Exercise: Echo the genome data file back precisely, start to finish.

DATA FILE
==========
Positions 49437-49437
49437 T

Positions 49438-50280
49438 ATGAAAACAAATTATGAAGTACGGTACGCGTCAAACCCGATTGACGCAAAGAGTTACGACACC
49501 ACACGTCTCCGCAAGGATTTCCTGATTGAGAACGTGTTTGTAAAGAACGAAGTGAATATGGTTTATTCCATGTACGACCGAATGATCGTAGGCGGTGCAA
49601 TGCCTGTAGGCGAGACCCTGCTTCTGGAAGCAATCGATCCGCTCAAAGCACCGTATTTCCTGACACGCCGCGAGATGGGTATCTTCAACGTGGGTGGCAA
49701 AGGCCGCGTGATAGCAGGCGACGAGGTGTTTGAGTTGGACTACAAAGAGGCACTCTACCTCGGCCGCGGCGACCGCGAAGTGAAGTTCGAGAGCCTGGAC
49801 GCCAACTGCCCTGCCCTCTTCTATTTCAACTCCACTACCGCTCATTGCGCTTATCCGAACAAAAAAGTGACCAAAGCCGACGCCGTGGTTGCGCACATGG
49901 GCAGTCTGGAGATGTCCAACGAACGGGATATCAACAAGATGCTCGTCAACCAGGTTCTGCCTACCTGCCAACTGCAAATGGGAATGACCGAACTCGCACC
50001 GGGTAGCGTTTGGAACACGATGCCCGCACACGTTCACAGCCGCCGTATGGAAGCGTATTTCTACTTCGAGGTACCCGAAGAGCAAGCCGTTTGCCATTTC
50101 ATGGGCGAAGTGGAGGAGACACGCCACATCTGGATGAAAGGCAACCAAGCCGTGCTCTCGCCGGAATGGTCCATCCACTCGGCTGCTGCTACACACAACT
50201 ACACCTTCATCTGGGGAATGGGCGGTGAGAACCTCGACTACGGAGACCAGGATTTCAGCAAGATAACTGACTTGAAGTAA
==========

Positions 49437-49437
49437 T

Positions 49438-50280
49438 ATGAAAACAAATTATGAAGTACGGTACGCGTCAAACCCGATTGACGCAAAGAGTTACGACACC
49501 ACACGTCTCCGCAAGGATTTCCTGATTGAGAACGTGTTTGTAAAGAACGAAGTGAATATGGTTTATTCCATGTACGACCGAATGATCGTAGGCGGTGCAA
49601 TGCCTGTAGGCGAGACCCTGCTTCTGGAAGCAATCGATCCGCTCAAAGCACCGTATTTCCTGACACGCCGCGAGATGGGTATCTTCAACGTGGGTGGCAA
49701 AGGCCGCGTGATAGCAGGCGACGAGGTGTTTGAGTTGGACTACAAAGAGGCACTCTACCTCGGCCGCGGCGACCGCGAAGTGAAGTTCGAGAGCCTGGAC
49801 GCCAACTGCCCTGCCCTCTTCTATTTCAACTCCACTACCGCTCATTGCGCTTATCCGAACAAAAAAGTGACCAAAGCCGACGCCGTGGTTGCGCACATGG
49901 GCAGTCTGGAGATGTCCAACGAACGGGATATCAACAAGATGCTCGTCAACCAGGTTCTGCCTACCTGCCAACTGCAAATGGGAATGACCGAACTCGCACC
50001 GGGTAGCGTTTGGAACACGATGCCCGCACACGTTCACAGCCGCCGTATGGAAGCGTATTTCTACTTCGAGGTACCCGAAGAGCAAGCCGTTTGCCATTTC
50101 ATGGGCGAAGTGGAGGAGACACGCCACATCTGGATGAAAGGCAACCAAGCCGTGCTCTCGCCGGAATGGTCCATCCACTCGGCTGCTGCTACACACAACT
50201 ACACCTTCATCTGGGGAATGGGCGGTGAGAACCTCGACTACGGAGACCAGGATTTCAGCAAGATAACTGACTTGAAGTAA